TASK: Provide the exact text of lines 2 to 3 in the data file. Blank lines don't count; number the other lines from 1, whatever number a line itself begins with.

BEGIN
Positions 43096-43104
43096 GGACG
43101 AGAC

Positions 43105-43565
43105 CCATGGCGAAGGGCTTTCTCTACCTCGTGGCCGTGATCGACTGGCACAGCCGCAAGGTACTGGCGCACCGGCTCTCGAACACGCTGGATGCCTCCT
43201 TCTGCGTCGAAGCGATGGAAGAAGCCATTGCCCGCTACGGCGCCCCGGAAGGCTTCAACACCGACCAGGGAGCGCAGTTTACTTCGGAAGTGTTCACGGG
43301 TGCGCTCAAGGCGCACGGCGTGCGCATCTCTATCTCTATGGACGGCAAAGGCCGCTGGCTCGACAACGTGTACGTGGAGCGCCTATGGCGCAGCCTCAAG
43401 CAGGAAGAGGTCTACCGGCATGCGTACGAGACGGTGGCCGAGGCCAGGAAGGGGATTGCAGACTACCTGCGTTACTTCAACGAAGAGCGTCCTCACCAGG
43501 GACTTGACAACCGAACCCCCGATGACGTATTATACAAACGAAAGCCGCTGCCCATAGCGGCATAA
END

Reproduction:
43096 GGACG
43101 AGAC